3. Worship — actively. You can also play worship music in the background to help sense His presence with you, but keep it soft enough so that it won’t distract you.
  4. Invite Him to speak. “What’s on Your heart today, Lord?”
  5. Ask the Lord a question; give Him time to answer. “How do You see this?” “What do You want me to do?”
  6. Pray softly in tongues. Keep your spiritual ears tuned to hear Him while you pray.

When we quiet ourselves before the Lord, although we should want to hear Him speak, there will be times when He does not say or reveal anything. We can still enjoy just being with Him. His Presence is enough. Indeed, lovers often spend time together without needing to say anything. It is the same between us and the Lord. Our primary goal should not be to receive revelation from Him, but simply to be near Him.

Next time we will talk about journaling as a part of contemplative prayer.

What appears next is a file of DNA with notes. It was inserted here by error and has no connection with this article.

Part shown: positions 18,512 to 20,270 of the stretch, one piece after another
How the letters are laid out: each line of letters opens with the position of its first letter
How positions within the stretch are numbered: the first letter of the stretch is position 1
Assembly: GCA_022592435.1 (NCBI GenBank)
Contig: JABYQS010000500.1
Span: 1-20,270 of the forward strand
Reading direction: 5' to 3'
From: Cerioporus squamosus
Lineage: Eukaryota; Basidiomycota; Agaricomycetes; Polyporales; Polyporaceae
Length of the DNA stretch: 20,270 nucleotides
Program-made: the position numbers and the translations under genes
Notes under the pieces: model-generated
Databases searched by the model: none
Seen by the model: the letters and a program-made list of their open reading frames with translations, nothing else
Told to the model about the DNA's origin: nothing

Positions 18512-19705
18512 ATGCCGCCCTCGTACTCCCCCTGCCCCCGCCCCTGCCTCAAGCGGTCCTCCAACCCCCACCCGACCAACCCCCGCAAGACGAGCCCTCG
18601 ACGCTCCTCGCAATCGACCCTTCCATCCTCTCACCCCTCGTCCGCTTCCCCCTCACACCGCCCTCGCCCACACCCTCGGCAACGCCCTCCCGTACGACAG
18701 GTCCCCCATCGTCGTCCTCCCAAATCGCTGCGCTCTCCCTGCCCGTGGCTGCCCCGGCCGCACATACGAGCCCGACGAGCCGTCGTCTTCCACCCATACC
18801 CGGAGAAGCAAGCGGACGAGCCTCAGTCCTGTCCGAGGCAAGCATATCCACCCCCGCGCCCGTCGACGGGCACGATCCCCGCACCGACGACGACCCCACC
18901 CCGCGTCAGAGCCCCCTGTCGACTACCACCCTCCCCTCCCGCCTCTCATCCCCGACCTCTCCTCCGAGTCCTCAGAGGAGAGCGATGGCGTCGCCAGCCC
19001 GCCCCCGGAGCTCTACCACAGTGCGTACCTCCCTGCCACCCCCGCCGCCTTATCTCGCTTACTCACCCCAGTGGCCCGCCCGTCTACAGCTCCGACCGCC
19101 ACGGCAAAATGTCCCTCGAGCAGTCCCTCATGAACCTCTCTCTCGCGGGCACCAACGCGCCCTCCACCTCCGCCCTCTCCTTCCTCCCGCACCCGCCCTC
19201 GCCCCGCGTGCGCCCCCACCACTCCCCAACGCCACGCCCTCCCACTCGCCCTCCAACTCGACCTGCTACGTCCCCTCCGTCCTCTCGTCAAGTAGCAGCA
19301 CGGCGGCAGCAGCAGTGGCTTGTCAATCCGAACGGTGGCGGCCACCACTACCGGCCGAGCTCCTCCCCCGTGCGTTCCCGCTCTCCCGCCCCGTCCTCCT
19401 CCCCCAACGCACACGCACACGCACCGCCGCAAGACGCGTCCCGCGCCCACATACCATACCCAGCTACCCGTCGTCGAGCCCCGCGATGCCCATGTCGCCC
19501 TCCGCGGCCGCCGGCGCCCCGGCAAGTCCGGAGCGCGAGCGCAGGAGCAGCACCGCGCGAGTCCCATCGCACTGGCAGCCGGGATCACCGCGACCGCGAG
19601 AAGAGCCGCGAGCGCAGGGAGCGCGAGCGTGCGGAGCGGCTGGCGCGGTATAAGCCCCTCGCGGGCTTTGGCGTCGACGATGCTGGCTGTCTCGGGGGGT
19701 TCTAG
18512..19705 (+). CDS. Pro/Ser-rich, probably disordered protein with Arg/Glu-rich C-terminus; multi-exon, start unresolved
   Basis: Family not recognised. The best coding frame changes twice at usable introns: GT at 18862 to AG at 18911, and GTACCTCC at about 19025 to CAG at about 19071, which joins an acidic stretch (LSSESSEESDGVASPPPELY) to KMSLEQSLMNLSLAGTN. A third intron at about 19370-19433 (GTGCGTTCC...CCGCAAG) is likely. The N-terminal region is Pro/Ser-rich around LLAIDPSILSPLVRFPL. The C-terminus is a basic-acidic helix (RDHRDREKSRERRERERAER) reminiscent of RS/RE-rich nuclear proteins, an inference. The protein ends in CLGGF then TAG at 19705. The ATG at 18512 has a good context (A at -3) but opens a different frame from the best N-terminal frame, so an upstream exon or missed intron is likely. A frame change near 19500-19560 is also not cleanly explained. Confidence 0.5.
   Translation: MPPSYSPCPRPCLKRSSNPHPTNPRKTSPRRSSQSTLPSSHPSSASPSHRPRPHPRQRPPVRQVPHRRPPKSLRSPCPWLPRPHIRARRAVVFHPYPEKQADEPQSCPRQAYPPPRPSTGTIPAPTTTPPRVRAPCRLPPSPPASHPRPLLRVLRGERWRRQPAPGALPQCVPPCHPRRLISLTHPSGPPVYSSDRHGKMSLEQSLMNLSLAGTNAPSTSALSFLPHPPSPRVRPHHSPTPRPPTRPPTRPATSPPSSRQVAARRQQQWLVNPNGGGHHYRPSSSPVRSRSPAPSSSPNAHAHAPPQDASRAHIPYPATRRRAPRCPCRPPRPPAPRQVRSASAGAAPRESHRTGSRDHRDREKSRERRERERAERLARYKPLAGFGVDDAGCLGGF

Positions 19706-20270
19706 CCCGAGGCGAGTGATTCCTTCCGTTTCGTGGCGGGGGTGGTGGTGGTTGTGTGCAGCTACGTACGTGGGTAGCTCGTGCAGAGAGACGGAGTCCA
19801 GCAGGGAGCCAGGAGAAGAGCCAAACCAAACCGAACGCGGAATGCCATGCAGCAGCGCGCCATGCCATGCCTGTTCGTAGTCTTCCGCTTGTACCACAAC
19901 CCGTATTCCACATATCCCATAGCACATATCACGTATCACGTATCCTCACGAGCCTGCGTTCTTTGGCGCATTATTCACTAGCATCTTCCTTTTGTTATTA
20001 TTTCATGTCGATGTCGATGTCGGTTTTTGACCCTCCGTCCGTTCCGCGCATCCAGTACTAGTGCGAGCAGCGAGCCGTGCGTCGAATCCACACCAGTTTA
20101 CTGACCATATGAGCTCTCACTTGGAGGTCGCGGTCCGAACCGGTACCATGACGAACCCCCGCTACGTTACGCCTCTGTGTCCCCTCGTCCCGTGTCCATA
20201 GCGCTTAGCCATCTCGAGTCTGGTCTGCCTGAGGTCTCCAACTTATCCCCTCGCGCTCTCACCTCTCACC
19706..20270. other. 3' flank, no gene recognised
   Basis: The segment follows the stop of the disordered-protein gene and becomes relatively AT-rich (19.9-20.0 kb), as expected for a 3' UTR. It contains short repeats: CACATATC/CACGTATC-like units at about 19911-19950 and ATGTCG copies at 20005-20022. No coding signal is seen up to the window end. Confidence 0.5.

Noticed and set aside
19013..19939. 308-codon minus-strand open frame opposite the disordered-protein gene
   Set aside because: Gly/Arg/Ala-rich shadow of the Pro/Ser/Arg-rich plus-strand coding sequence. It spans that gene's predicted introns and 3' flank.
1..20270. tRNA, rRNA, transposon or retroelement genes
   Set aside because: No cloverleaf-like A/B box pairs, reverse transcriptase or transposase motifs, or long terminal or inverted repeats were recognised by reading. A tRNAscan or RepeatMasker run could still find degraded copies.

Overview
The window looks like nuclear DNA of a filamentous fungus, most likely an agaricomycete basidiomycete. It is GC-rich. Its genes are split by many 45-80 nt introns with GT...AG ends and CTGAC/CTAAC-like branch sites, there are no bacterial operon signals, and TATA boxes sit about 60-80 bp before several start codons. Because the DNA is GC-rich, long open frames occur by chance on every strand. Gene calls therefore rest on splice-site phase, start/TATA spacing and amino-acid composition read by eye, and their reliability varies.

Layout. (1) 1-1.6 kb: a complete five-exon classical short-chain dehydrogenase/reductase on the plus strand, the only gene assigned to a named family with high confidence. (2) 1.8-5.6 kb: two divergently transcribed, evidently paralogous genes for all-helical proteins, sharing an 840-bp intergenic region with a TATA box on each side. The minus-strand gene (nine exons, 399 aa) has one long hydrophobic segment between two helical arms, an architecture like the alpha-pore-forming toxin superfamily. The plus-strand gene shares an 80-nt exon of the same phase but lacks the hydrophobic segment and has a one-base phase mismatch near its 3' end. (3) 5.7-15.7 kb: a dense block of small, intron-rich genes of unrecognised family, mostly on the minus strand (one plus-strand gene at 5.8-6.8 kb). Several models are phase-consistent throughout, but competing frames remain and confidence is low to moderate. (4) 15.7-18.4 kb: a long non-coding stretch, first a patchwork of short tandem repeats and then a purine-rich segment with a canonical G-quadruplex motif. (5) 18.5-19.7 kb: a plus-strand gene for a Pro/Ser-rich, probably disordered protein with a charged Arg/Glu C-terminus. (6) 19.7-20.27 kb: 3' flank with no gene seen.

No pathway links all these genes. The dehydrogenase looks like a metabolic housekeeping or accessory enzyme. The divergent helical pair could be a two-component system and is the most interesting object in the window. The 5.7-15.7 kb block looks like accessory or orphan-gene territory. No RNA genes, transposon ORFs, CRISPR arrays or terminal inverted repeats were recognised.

Contemplative Prayer (Part 1, Biblical Meditation)

Next: Part 3, Journaling 

intercessor handbook, prophetic intercession

 

 

The Intercessor Manual,
by Lee Ann Rubsam

 

 

prophetic intercession

 

 

Your Intercession Questions Answered,
by Lee Ann Rubsam

What About Contemplative Prayer? (Part 1)

contemplative prayerI’ve sometimes been asked whether contemplative prayer is OK to practice. A few Christian teachers have condemned it as occult, with strange claims of what they think is going on. In this series, we’ll examine what contemplative prayer is, whether it is biblical, and what isn’t all right to do.

You may be asking, “What in the world is contemplative prayer? I’ve never even heard of it!” In a nutshell, it is getting quiet before the Lord, giving Him time to speak, rather than doing all the talking about whatever is on your heart or mind. “Soaking prayer, “meditative prayer,” “practicing the presence of God,” and “basking in the Lord’s presence” are alternative terms meaning basically the same thing.

People who fear contemplative prayer usually are convinced that Eastern religious practices are being implemented. Some of their concern stems from hearing of extremes. You will always have some folks who mix what is biblical with strange, out-of-bounds practices. While we can’t prevent others from going off in weird places, neither should we let their behavior deprive us of a truly viable form of prayer.